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Government scrambles Intellect code

Badge of honour unravels

Application security programs and practises

Trade body Intellect is failing in its efforts to regulate public sector IT suppliers because it lacks the vital support of government customers.

Instead of trusting suppliers to do a good job, government has taken matters in its own hands and used a more severe approach to making them behave responsibly. The result is that Intellect's code of best practice - a set of principles by which government suppliers swear to do their best to produce IT systems that work - is looking ever more like a damp squib.

Prolonged government neglect of the code is becoming an embarrassment. On its first anniversary this time last year, Intellect complained that government indifference was stunting the scheme's growth and civil servants insisted they would show it more kindness in 2005.

But little has changed. Intellect's statements on the matter this week were indistinguishable from those it made a year ago. We've done our bit, said the trade association's government director Nick Kalisperas, it's up to the public sector to pull its weight now.

Intellect has ailed to attract more than a couple of suppliers from its membership of around a thousand to join the 50 who were already signed up to the code this time last year - though, it should be noted, these do include the major government suppliers.

Government is taking little interest in this ornamental code of honour, partly because it doesn't have to, partly because there are more important matters to be dealt with. It is a good indication of where the power currently lies in the relationship between industry and government.

The reason the government doesn't have to play ball is that the IT industry is dependent on government business as its major source of income. So the British government's contracting sheriff, the Office of Government Commerce (OGC), has got suppliers by the goolies. All suppliers can do is smile sweetly, show their medals and hope it doesn't squeeze too hard.

The OGC has accordingly been dictating terms of business, most significantly through tough contractual terms.

Though of questionable use in helping to avoid IT disasters, these terms might be a far more effective means of ensuring suppliers play to the government's tune than a voluntary code. And it may also be a favoured method of protecting public sector IT managers (who are less clued-up than their private sector counterparts and therefore easy prey) from unscrupulous sales people while the eGovernment unit puts them through its newly formed IT management school.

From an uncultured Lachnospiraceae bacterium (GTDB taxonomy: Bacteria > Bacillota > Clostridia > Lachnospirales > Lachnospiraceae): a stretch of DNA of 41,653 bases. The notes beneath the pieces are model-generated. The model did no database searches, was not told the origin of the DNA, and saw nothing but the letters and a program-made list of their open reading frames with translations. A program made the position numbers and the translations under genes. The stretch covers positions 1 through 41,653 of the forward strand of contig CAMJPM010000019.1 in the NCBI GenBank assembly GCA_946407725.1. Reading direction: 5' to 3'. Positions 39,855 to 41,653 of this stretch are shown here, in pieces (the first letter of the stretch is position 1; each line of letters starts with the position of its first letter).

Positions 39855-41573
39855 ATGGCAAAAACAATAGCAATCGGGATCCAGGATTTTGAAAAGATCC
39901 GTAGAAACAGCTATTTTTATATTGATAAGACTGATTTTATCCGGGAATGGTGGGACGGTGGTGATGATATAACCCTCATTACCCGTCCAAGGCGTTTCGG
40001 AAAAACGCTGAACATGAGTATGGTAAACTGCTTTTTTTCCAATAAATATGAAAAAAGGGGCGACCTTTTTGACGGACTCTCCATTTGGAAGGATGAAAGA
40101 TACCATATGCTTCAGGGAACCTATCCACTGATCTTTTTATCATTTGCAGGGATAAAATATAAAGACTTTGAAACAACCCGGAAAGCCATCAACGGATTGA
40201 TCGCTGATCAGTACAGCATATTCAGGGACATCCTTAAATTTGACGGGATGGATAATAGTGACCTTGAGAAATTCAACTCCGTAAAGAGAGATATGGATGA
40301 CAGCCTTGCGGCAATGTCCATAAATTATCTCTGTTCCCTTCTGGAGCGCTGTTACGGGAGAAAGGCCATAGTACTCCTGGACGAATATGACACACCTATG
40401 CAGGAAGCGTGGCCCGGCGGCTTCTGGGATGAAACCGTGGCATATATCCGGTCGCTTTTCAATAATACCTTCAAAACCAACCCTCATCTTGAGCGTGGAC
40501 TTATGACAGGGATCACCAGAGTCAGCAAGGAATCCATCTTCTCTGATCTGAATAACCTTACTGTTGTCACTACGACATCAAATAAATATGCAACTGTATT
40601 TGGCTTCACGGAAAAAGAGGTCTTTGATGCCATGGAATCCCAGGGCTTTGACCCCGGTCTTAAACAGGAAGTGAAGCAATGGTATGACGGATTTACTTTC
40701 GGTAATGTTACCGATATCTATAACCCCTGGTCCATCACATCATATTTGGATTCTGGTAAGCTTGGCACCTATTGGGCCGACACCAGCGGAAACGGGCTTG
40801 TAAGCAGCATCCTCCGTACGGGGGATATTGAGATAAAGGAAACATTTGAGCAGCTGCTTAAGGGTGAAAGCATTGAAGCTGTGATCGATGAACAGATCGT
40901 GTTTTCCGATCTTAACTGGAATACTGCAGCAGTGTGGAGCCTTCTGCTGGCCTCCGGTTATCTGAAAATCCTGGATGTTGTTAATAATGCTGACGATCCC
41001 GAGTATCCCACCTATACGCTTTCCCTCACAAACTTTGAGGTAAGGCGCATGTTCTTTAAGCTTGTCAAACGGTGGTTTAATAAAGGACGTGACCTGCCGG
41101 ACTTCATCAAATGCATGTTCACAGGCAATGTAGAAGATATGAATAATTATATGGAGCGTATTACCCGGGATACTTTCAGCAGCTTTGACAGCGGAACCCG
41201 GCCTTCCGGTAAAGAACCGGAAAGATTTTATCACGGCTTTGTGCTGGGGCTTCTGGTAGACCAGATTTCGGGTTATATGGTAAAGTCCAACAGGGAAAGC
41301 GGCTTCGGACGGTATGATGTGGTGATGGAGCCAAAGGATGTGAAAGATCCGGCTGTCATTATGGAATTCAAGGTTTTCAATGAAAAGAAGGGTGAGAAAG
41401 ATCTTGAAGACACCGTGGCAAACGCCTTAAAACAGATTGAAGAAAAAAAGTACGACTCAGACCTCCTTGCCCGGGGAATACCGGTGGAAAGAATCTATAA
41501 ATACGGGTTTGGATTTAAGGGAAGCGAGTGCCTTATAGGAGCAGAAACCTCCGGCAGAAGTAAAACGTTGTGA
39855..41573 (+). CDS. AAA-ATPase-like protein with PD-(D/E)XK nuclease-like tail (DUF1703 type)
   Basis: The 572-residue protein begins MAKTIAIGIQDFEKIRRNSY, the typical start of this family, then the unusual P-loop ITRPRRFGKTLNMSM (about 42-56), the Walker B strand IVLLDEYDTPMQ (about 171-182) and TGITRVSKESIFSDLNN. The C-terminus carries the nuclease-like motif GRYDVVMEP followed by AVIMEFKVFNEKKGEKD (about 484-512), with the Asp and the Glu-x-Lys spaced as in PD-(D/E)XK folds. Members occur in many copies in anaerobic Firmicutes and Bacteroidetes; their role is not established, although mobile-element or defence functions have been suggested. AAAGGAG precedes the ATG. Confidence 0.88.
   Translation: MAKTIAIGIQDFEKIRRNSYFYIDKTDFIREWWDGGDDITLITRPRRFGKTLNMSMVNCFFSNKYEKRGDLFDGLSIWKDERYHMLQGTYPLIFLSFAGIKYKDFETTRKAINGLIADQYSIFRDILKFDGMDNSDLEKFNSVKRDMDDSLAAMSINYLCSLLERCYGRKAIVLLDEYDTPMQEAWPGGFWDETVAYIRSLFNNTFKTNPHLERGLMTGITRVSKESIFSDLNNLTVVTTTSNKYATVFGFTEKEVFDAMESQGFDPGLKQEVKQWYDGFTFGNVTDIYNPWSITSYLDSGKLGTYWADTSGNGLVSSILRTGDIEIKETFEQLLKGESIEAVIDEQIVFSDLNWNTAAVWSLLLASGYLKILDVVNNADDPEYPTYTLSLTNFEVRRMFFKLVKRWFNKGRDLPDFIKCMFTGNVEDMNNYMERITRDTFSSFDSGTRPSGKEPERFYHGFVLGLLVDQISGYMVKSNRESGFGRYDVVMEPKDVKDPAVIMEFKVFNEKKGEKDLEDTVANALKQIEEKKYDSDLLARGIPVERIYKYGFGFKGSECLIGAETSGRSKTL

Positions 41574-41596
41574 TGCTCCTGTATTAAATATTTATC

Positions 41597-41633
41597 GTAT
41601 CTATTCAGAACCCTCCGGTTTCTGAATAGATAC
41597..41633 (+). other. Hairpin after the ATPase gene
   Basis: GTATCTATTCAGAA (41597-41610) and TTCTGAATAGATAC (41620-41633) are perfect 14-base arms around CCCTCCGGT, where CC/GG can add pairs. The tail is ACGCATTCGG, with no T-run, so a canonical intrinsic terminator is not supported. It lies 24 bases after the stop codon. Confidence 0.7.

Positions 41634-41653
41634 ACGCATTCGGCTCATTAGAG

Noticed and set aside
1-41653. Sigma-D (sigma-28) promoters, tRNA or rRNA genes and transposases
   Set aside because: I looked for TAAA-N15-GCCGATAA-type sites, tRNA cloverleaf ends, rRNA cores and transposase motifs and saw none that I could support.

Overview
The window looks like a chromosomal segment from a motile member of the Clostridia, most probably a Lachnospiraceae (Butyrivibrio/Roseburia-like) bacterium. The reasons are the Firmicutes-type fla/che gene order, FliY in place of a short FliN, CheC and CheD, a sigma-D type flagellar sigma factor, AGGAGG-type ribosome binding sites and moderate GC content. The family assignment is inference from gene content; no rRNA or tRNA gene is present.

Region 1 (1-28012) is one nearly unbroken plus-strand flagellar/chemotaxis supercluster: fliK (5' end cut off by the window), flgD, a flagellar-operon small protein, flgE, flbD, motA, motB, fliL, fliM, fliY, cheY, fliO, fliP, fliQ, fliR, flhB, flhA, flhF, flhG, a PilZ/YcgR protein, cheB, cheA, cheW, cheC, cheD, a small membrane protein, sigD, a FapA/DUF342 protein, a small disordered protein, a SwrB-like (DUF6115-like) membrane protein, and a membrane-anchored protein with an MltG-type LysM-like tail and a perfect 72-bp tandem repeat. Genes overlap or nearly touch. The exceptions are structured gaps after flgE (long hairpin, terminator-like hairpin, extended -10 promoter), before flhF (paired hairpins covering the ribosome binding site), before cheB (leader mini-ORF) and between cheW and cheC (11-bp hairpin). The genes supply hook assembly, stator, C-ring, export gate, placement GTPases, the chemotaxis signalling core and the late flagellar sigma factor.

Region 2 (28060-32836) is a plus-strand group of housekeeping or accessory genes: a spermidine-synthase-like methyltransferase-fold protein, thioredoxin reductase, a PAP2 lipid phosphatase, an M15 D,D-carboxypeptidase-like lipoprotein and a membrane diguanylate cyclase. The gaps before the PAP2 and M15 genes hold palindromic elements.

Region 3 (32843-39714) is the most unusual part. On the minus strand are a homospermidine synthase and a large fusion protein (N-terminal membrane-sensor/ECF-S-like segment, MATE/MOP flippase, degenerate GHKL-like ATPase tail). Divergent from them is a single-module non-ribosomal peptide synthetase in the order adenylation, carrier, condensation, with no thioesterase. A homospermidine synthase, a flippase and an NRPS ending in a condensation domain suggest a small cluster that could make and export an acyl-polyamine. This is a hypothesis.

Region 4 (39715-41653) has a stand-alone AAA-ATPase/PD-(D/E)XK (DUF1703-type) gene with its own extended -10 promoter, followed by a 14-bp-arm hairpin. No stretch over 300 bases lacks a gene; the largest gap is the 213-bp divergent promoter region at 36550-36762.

The OGC has got enough on its plate besides. As well as its ongoing controversial review of contracts, there is a bothersome set of European procurement laws being implemented, and a new government IT strategy. On top of all that, it has to help deliver the Gershon efficiency savings - arguably the most radical change programme the government has seen.

The code is of little practical value to Intellect without public sector buy-in. Customers are not even demanding that suppliers have the code when they put business to tender. Neither are they noting whether suppliers abide by the code and complaining about them when they do.

Perhaps if Intellect had real teeth it might attract some interest. As it stands, suppliers who offend the code face having their association membership revoked. (Ouch - ed)

The OGC says it has people on the job promoting the code among government customers, though you never can tell. The latest word from the agency is that it is being considered part of the Government IT strategy, which is a euphemism for, 'not now, dear, I'm busy'.®

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